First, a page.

A History of the Vikings

Front Cover
Oxford University Press, 2001 - History - 504 pages
19 Reviews
"An utterly splendid book, quite the most brilliantly written, balanced, and explanative general work on the Vikings ever to appear in English or in any language."-- Scandinavian Studies

The subject of this book is the Viking realms, Denmark, Sweden, and Norway, their civilization and culture, and their many sided achievements at home and abroad.
A highly readable narrative follows the development of these Northern peoples--the Nordmenn--from their origins and the legendary pre-history to the military triumphs of Canute and the defeat of Harald Hardrádi at Stamford Bridge in 1066, which symbolically ended the Viking age.
The book recounts the Vikings' exploits in war, trade, and colonization: the assault on Western Christendom; the trading and military ventures to the Slav and Muslim worlds and to Byzantium; and the western voyages of discovery and settlement to Greenland, Iceland, and America.
Numerous photographs, maps, and drawings contribute to Gwyn Jones's rounded portrait of Viking civilization and vividly evoke the importance in their culture of religion, art, and seafaring.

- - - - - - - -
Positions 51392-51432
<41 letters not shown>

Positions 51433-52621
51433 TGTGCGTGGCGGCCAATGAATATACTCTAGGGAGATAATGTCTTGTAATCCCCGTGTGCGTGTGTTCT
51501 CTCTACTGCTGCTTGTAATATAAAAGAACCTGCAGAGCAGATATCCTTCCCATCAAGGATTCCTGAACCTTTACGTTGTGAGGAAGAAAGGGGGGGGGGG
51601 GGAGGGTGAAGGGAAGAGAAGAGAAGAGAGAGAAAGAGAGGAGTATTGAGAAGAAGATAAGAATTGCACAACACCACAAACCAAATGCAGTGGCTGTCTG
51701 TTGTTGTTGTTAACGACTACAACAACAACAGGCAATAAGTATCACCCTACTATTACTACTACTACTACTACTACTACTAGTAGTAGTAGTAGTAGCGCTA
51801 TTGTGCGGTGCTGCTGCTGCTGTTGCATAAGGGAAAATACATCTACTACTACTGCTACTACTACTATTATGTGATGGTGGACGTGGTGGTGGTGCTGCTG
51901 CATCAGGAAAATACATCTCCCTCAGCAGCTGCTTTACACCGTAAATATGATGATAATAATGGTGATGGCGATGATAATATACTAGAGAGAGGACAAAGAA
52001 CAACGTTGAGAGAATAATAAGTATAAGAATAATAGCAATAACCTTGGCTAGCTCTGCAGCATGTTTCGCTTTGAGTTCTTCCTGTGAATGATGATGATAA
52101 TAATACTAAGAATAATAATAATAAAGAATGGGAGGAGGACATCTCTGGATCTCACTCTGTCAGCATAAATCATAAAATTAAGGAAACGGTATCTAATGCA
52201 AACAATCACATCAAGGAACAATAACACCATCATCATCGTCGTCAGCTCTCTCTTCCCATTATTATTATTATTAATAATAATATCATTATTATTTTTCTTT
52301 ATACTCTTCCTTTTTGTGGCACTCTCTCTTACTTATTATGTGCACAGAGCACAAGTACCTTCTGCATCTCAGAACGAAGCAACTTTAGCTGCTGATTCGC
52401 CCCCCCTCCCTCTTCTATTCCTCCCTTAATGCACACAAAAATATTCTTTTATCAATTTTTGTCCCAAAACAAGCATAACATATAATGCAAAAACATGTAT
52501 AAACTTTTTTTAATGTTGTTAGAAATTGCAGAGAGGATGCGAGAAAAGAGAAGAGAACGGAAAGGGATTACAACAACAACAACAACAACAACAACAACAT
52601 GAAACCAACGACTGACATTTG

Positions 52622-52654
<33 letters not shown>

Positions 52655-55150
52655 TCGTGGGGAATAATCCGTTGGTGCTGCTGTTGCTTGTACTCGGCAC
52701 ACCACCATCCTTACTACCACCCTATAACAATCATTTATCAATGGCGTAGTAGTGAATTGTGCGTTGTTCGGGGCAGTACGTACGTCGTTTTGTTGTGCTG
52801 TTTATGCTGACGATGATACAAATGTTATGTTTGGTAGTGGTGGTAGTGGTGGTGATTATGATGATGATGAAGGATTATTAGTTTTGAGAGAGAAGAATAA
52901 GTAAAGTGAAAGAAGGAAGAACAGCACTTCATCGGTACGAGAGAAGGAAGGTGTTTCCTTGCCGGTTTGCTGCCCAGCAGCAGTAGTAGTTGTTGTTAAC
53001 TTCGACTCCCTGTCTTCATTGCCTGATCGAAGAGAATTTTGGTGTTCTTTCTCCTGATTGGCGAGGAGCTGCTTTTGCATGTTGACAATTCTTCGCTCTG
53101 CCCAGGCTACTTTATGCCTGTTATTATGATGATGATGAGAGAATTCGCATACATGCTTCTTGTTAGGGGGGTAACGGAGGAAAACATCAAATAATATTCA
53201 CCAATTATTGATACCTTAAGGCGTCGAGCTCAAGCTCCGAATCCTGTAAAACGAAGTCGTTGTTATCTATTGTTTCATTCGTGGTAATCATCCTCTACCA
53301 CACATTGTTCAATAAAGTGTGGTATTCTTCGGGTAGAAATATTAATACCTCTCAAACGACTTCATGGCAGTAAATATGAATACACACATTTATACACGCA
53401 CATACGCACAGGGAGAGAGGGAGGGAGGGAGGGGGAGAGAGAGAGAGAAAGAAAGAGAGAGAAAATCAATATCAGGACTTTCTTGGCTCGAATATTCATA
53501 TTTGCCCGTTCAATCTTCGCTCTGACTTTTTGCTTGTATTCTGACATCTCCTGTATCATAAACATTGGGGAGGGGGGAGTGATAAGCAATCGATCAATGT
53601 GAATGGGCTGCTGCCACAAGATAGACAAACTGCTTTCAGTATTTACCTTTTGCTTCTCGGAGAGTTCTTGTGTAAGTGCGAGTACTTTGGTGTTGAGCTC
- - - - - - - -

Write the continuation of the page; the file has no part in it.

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Review: A History of the Vikings

User Review  - Steve Bivans - Goodreads

This is a very good overview of the Viking Age. I have used it as a textbook for a couple of college courses. My one critique is that Jones chose to break up the chronology a bit too much, in order to ... Read full review

Review: A History of the Vikings

User Review  - Christy P - Goodreads

A very complete and detailed book. A text book - tons of information. Apt to be hard to plow through. Interesting. Read full review

About the author (2001)


Gwyn Jones is Emeritus Professor of English Language and Literature, University College, Cardiff

Bibliographic information